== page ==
In Berkeley, we identified five challenges: food, finance, facilities, human resources/education and marketing.

FOOD: To permanently and effectively implement a healthier school-lunch program, we began by saying NO to:

  • Highly processed foods full of sugar, salt, fat, additives, preservatives, and coloring. Ingredients in many of these types of products have been linked to ADD and ADHD.
  • Trans fats, because there is a direct link between them and high levels of LDL (“bad” cholesterol).
  • High-fructose corn syrup (HFCS) is highly unnatural, highly processed, highly controversial, and extremely prevalent in our food supply. Statistics show that since HFCS was introduced to the marketplace in the late 1970s, the rate of obesity in the US has more than doubled. Prior to its widespread use, obesity rates had been quite stable.
  • Fried foods, with their high fat content, are bad for everyone—but a recent study by the Department of Ambulatory Care and Prevention at Harvard Medical School and Harvard Pilgrim Health Care found that, among 14,000 people surveyed over a three-year period, 9-to-14-year-olds who increased their consumption of fried foods gained weight above what is considered a normal rate over the course of a year.
  • Refined sugars and flours. White flours and sugars have been stripped of their nutritional value and enter the bloodstream quite rapidly, causing a rise in the glycemic index and producing the effects of hypoglycemia: shaking, sweating, altered thinking and behavior. Instead, we’ve chosen to promote complex carbohydrates, overall a much healthier choice.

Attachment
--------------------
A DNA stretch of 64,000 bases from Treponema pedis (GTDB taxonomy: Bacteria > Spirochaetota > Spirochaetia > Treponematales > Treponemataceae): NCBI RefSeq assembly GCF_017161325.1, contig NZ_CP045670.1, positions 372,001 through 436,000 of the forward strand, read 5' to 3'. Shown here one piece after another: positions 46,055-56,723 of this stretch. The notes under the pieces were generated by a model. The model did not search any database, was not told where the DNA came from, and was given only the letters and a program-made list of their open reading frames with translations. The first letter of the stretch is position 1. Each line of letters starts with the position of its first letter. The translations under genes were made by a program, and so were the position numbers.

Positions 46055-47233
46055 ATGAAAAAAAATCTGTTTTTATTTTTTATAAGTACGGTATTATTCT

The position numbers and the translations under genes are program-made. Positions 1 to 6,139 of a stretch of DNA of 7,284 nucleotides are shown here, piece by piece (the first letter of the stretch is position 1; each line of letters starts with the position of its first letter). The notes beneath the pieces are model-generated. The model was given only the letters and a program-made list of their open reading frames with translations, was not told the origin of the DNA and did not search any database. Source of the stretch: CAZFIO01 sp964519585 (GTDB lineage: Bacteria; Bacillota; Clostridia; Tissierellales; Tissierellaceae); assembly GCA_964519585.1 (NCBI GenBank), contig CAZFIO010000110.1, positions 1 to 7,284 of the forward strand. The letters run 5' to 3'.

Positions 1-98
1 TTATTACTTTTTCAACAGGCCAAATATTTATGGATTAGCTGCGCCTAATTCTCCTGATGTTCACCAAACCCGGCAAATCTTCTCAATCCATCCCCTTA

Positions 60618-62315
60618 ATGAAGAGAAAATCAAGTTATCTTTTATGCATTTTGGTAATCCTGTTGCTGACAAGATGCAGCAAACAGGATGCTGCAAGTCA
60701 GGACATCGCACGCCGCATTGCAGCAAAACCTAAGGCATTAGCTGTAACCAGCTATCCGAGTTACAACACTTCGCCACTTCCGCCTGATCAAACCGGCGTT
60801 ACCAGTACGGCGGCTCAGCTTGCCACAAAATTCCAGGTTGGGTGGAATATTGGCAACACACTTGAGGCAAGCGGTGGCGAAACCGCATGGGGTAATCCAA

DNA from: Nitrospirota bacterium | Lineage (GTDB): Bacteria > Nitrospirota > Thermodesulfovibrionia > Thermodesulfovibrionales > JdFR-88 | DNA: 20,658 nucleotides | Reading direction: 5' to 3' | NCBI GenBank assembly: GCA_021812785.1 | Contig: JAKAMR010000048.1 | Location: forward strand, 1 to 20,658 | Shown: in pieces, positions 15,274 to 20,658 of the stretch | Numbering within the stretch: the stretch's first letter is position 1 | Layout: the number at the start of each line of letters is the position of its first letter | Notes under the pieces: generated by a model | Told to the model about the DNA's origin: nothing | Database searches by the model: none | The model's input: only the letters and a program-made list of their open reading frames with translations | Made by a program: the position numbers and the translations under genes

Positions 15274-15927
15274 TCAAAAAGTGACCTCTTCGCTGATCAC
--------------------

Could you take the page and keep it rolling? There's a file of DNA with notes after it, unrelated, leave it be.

• Vending machines that sell soda, candy, and chips should be removed.
  • Competitive foods are foods that are sold in school cafeterias but that are not part of the NSLP and are therefore not regulated by USDA policies. This means that, day after day, children with money can buy such unhealthy items as fried foods, cookies, sodas, Slushees, and chips. Competitive foods should be eliminated from all schools.
  • Hormones and antibiotics. Foods produced with antibiotics and hormones are more dangerous for children than for adults because antibiotic and hormone residues in foods collect in children’s tissues in greater concentrations than in adults. In the US, the severe overuse of antibiotics in the raising of food animals may create strains of bacteria with resistance to those antibiotics. Experts also have grave concerns about how the presence in our food of hormones such as estradiol is affecting the puberty rates of pubescent girls, and have noted that increased hormones are directly linked to higher rates of cancers of the breast and ovary.